Mayor updates guidelines on building quality homes for Londoners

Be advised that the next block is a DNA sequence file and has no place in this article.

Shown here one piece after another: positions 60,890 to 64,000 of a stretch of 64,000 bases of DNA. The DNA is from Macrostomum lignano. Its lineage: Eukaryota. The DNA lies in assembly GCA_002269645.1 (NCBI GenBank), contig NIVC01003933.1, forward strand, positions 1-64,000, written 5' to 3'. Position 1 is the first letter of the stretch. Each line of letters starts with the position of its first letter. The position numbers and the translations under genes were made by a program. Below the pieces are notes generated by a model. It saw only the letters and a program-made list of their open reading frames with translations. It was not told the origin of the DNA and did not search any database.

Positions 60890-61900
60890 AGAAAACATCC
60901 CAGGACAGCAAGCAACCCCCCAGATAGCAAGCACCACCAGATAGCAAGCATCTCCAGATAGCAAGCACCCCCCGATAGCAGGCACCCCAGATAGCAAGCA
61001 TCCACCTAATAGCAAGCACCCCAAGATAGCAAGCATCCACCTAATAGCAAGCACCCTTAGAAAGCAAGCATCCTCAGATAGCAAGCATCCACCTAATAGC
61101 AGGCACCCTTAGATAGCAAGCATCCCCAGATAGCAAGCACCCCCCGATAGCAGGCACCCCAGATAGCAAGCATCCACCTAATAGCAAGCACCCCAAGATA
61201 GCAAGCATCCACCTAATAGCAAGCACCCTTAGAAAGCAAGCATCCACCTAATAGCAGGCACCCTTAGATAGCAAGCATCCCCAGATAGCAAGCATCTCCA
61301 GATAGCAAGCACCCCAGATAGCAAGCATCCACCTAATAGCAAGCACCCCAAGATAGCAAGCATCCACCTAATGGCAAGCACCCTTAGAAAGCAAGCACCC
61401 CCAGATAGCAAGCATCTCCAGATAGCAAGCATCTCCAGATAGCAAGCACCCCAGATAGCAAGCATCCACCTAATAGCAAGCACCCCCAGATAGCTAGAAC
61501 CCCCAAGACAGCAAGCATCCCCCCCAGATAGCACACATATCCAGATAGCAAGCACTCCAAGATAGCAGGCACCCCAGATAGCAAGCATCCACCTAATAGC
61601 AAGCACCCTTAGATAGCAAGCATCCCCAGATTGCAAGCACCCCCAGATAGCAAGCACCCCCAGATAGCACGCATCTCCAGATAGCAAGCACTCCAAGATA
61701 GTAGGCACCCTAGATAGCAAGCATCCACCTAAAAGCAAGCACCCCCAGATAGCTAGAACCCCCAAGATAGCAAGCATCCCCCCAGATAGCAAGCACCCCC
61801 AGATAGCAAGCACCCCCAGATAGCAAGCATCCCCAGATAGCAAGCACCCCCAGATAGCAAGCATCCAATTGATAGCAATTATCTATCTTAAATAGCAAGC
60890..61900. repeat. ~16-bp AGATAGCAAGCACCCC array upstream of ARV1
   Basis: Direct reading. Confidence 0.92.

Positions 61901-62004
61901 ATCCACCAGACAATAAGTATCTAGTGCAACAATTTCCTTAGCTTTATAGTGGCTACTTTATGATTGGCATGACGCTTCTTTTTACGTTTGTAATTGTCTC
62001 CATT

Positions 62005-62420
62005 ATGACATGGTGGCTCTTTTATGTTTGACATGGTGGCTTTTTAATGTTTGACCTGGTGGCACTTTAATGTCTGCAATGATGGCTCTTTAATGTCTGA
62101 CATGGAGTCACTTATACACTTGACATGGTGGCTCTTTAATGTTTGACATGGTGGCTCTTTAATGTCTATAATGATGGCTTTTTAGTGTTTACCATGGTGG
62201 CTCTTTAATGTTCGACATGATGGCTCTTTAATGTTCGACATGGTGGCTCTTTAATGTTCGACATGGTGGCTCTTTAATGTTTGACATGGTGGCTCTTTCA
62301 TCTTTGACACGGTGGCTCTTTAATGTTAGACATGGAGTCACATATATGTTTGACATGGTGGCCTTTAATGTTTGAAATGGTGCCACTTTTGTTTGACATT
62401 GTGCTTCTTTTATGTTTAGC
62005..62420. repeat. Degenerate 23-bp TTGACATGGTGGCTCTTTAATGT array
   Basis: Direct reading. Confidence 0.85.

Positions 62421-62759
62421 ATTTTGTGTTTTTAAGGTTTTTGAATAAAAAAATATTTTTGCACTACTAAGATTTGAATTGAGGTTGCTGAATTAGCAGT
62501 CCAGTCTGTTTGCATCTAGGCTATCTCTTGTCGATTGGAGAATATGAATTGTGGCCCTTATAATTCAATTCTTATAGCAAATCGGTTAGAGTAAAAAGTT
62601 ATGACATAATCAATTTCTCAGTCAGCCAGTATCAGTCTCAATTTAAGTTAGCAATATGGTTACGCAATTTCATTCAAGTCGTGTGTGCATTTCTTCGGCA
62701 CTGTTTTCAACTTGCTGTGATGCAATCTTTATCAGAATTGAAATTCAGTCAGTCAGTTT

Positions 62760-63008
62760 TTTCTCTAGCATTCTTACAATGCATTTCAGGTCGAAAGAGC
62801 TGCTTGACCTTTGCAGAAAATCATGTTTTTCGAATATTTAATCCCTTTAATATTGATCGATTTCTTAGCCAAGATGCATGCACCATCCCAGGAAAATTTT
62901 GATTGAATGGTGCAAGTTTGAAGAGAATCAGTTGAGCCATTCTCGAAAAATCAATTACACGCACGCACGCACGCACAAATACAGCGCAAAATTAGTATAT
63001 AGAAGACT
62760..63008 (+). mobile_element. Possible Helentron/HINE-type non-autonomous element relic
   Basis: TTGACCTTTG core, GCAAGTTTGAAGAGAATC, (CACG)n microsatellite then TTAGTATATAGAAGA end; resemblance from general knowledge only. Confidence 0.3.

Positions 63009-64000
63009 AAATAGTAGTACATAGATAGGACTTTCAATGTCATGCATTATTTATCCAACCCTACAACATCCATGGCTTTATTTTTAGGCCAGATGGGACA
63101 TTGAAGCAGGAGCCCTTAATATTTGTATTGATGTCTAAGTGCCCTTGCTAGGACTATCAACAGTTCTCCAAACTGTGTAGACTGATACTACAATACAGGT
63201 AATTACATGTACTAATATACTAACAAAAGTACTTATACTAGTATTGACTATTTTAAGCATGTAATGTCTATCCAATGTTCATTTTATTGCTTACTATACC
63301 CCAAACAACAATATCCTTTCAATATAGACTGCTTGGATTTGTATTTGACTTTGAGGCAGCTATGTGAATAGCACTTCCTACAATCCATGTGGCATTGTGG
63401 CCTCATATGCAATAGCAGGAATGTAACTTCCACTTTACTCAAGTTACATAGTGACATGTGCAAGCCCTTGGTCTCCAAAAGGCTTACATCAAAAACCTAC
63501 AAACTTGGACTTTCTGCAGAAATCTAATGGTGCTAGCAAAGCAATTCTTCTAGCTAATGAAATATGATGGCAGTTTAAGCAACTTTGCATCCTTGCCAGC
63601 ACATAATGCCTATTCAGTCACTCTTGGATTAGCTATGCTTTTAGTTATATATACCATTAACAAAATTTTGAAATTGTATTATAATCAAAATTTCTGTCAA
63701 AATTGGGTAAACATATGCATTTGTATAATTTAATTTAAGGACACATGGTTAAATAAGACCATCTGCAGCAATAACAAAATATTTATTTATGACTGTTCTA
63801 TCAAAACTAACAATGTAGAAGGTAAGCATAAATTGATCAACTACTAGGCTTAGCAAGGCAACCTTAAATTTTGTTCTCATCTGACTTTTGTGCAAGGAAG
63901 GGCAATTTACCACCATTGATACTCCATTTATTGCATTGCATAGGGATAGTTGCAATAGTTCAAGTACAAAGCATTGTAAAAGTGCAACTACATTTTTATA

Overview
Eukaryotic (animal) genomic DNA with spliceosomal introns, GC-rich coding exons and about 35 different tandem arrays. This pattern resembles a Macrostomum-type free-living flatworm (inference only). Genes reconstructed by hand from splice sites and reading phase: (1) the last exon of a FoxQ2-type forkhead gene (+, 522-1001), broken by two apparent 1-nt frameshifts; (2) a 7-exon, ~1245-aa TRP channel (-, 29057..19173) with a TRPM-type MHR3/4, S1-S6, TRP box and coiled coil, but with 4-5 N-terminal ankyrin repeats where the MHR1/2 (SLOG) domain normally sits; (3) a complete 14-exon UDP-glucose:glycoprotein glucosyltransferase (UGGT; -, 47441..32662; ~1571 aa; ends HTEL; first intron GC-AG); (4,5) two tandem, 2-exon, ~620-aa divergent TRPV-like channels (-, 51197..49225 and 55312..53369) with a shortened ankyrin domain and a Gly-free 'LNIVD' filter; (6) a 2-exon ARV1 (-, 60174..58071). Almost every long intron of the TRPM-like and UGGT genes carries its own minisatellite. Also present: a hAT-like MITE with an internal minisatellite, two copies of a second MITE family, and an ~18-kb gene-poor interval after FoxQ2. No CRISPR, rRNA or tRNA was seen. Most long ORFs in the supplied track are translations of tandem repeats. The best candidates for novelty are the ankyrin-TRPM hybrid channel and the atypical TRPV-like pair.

The Mayor of London has released updated planning guidance that aims to maximise the construction of quality homes for Londoners, a vital step in achieving the goal of building 49,000 houses a year in order to keep up with London’s booming population. Interested parties are being invited to comment on the new guidance, which includes detail on building specifically for long-term private rentals, the potential introduction of affordable housing targets in new areas, and more details on vacant building credits for developers. London’s Deputy Mayor for Planning, Sir Edward Lister, said: “The new Supplementary Planning Guidance will be vital in helping developers and boroughs understand how we wish to achieve the Mayor’s ambitious aims for housing in London. Delivering the homes that London needs requires us to work together, so I would encourage anyone with an interest to let us know what they think.” The latest revision of the Mayor’s Supplementary Planning Guidance for Housing is an important framework for new housing development in the capital. It builds on the Mayor’s Plan to provide extra detail where needed, and is open for consultation until August 7. It recognises that in the drive to increase housing capacity in London, quality is just as important as quantity. Also included in the latest revision is: · Guidance on the Mayor’s approach to the new national technical housing standards released by the Department for Communities and Local Government in March this year, to ensure occupants of new housing have decent homes and enough space to live. The standards themselves are also subject to consultation through a Minor Alteration to the Plan. · Detail on the Mayor’s policy to encourage an increase in developments designed specifically for long-term private rentals, so-called “build-to-rent”. Done correctly, this could help meet specific population needs in certain urban centres. · Detail on the concept of applying fixed affordable housing targets in Housing Zones and Opportunity Areas, which will be the source of significant growth in housing supply in coming years. · Advice for local boroughs on how to incorporate the Vacant Building Credit into their local planning policy to ensure the credit delivers the aim of the Government policy, which is to bring forward brownfield sites that otherwise wouldn’t come forward for development. The credit allows the existing gross floor space to be credited towards affordable housing contributions.